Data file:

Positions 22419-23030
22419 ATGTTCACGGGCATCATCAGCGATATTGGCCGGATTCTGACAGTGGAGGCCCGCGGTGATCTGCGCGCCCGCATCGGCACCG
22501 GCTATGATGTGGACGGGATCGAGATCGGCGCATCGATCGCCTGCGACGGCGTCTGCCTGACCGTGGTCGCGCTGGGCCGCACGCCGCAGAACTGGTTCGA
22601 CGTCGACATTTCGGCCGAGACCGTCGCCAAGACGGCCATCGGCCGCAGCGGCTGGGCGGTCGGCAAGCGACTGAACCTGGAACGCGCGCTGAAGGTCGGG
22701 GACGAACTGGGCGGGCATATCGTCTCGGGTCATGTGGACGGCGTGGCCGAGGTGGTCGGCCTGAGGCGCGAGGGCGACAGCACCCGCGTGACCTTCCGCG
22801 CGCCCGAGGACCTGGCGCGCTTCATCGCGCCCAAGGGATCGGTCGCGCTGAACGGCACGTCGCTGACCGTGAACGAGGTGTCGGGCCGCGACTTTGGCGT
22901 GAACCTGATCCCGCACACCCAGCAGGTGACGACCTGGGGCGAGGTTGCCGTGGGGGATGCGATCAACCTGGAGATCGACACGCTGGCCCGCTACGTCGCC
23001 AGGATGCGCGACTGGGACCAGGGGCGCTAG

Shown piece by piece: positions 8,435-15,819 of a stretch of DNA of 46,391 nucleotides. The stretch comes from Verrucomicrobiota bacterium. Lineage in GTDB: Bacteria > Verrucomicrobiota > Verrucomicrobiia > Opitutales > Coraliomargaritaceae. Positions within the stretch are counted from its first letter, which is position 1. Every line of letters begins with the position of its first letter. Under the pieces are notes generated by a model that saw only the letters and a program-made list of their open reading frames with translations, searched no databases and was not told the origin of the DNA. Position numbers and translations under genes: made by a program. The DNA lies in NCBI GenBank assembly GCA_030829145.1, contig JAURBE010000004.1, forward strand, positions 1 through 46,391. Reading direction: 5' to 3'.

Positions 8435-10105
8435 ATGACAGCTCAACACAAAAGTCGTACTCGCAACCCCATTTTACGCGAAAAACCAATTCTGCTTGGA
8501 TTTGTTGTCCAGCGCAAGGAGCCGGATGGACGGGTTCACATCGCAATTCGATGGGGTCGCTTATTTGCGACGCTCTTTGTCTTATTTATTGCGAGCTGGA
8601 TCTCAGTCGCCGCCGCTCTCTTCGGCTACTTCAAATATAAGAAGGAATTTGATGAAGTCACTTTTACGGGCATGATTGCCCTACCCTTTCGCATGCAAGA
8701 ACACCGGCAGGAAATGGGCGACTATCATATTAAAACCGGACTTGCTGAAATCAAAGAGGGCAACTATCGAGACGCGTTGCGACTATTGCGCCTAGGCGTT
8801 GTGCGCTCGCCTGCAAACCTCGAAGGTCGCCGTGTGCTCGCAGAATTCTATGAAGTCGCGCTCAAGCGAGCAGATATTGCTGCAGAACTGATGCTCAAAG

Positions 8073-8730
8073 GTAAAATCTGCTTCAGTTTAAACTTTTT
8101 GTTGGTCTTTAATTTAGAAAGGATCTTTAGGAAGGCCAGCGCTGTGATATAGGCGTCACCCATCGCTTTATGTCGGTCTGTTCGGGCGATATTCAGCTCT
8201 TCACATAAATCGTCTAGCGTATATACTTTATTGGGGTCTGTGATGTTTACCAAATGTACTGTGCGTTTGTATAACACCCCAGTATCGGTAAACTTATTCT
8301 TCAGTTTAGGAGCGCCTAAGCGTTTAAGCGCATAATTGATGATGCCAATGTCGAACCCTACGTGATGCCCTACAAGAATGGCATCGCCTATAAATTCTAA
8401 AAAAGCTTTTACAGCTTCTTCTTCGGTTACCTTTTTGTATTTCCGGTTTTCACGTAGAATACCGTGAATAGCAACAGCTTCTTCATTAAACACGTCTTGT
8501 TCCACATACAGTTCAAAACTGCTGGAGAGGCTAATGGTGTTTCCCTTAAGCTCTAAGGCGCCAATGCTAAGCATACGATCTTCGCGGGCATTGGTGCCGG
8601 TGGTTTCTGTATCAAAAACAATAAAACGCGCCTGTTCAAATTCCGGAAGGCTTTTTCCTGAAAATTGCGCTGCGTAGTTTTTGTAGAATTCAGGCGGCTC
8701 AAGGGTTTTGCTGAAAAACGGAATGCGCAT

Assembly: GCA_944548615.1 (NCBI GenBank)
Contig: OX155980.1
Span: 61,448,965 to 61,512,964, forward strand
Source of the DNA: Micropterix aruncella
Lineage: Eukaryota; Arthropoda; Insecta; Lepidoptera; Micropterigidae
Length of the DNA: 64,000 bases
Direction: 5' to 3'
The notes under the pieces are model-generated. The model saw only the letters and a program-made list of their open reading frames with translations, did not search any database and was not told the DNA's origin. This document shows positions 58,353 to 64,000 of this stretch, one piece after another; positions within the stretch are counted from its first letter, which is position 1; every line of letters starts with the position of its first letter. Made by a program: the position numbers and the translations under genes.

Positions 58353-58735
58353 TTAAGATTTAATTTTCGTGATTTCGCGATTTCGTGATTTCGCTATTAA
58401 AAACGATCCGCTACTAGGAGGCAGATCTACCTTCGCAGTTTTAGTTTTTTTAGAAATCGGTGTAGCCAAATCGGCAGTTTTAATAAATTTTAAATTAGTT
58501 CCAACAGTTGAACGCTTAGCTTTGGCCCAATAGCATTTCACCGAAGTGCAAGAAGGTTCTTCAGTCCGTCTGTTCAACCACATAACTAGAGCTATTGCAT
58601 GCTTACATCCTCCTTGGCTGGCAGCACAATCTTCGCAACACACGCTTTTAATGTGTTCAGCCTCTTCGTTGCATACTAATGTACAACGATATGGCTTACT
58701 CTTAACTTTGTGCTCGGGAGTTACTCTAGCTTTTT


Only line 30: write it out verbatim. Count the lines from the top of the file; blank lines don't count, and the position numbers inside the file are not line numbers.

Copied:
Length of the DNA: 64,000 bases